SCIENCE IS SO COOL LIKE
"We are like dwarfs sitting on the shoulders of giants. We see more, and things that are more distant, than they did, not because our sight is superior or because we are taller than they, but because they raise us up, and by their great stature add to ours."

This tumblr's for all the great men and women of science for whom we owe our current understanding of the natural world; their achievements, their failures, and even their quirks, we celebrate them all.

For Science. For Inquiry. For Humanity.
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(Source: latestawesomequotes, via astrotastic)

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astronomyproblems:

Idk if this counts as a peeve more of an art-astronomy pet peeve
but when people draw the cresent moon and where the dark, shaddowed part of the moon is they put in stars
like studdenly that part of the moon is invisible instead of just being in the shadow
like wtf

astronomyproblems:

Idk if this counts as a peeve more of an art-astronomy pet peeve

but when people draw the cresent moon and where the dark, shaddowed part of the moon is they put in stars

like studdenly that part of the moon is invisible instead of just being in the shadow

like wtf

(via astrotastic)

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ichthyologist:

Carrion Flower (Stapelia glanduliflora)
As their name suggests, carrion flowers produce a foul stench reminiscent of decomposing flesh. The smell attracts pollinators such as flies.
Martin Heigan on Flickr

ichthyologist:

Carrion Flower (Stapelia glanduliflora)

As their name suggests, carrion flowers produce a foul stench reminiscent of decomposing flesh. The smell attracts pollinators such as flies.

Martin Heigan on Flickr

(via shychemist)

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siphonophora:

People, it’s time I tell you about Siphonophores.
They are an order of colonial sea jellies in the class Hydrozoa.  Colonial, meaning their bodies, though seemingly one orgamism, are constructed of many miniscule individual organisms.  most of ya’ll know the Portuguese Man O’ War, with its iconic bell (the floaty bit, it looks like a helmet) and its reputation for being a scuba-diver-entangling, murderin’ douchebag, but fewer are acquainted with the impressive and creepy (read: cuddly + adorable) Praya dubia.  It’s one of the largest invertebrates in the world, it’s bioluminescent, and its sting could paralyse and/or kill you.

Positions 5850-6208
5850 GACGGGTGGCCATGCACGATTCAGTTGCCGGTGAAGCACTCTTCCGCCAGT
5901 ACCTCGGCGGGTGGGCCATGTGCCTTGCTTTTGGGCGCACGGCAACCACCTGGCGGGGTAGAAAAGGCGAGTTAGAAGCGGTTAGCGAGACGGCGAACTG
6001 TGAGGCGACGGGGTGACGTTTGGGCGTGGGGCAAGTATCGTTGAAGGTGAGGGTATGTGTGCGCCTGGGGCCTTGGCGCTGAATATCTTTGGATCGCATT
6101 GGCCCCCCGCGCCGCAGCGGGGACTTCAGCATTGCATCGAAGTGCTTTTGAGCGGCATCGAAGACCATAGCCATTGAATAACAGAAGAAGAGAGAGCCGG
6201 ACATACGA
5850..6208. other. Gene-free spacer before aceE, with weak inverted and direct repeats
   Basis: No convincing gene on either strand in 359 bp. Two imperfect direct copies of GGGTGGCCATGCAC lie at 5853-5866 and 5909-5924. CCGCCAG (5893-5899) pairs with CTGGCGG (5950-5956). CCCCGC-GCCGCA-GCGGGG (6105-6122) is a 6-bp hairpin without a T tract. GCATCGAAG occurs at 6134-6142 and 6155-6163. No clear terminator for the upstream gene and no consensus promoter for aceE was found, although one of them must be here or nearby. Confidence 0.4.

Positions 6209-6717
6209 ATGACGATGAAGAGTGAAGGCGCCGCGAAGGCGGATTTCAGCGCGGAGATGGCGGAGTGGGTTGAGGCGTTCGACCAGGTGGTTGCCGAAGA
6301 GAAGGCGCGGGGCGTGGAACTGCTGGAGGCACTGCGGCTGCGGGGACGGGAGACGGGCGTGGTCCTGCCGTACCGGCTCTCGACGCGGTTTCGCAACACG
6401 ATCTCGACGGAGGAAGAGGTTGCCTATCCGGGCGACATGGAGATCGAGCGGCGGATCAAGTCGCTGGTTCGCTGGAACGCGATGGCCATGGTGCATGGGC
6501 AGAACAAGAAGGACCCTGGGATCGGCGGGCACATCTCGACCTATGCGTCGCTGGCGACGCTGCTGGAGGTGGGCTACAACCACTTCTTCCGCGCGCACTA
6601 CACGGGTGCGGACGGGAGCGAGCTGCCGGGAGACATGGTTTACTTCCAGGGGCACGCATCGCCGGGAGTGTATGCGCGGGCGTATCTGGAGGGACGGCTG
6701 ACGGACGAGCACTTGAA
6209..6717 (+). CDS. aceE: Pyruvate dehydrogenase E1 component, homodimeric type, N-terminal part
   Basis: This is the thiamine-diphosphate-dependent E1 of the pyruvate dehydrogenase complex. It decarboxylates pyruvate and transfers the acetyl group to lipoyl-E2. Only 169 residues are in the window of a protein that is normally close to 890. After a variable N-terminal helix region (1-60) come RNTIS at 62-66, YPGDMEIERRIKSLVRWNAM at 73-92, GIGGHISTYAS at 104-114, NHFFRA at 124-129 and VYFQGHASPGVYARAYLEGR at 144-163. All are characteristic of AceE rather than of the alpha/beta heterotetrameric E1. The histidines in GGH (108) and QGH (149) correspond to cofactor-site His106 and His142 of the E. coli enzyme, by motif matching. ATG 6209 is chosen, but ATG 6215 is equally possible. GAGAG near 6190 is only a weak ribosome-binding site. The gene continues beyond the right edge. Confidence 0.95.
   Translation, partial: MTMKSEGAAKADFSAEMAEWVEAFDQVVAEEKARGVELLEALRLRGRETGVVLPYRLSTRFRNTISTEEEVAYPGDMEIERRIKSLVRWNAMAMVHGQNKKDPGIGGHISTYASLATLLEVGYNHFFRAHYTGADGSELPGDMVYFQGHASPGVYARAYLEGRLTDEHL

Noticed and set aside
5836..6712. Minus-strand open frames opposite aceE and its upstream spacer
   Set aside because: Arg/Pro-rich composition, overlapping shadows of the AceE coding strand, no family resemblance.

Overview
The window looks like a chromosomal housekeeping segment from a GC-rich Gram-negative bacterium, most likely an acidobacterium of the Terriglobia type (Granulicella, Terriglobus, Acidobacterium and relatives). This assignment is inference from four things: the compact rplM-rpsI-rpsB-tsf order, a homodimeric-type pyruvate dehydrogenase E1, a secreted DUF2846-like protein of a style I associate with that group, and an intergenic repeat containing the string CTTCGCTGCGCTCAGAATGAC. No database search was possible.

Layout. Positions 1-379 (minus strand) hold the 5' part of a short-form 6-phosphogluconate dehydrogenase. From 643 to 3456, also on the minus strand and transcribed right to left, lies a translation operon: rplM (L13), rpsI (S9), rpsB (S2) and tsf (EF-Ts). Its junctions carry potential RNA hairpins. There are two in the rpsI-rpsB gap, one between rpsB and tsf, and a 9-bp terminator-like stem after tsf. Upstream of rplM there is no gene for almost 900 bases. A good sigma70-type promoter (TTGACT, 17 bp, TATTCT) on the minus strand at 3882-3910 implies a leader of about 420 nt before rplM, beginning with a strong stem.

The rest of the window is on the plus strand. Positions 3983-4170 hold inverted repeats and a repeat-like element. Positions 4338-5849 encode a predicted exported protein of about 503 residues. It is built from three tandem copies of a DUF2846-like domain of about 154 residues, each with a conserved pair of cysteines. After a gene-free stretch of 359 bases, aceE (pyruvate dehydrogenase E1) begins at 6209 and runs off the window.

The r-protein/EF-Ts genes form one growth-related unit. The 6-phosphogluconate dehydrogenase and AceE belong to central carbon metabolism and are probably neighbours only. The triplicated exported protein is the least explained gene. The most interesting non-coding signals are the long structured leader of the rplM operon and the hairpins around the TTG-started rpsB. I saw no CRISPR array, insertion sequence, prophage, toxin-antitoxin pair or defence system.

Just sayin’. 

(via afro-dominicano)

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(Source: we-are-star-stuff, via afro-dominicano)

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fisicista:

THE COSMOS

“For my final year degree show project, I wanted to capture the essence of mankind’s fascination with the stars. Titled, The Cosmos, the project details mankind’s ancient fascination and constant relationship with space and the cosmos. From ancient Egypt through to the exciting space race of the 1960s – mankind has always looked to the stars and seen his or her future. Atomically Earth and all it’s inhabitants are no different from the far flung galaxies, we are all made of star stuff – space itself represents our globally shared dream of exploration into the final frontier and the unknown.”

Visit the complete gallery on Behance

(via astrotastic)

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likeafieldmouse:

Vincent Fournier - Space Project (2007) - space stations from around the world

(Source: likeafieldmouse, via rossexton)

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myampgoesto11:

Luke Jerram: Glass Microbiology

  1. T4-Bacteriophage
  2. Enterovirus 71 (EV71), one of the major causative agents for hand, foot and mouth disease (HFMD)
  3. H1N1 “Swine Flu” detail
  4. H5N1 “Avian Flu”
  5. E. coli
  6. Malaria
  7. Human Papillomavirus detail

(via scinerds)

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jtotheizzoe:

itsfullofstars:

The late Carl Sagan, depicted as content from his famous tv series, Cosmos.

I could hug my screen right now. This is so great.

jtotheizzoe:

itsfullofstars:

The late Carl Sagan, depicted as content from his famous tv series, Cosmos.

I could hug my screen right now. This is so great.

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staceythinx:

The annular solar eclipse over Tokyo on 20th May 2012 captured by photographer Ben Smethers 

(via afro-dominicano)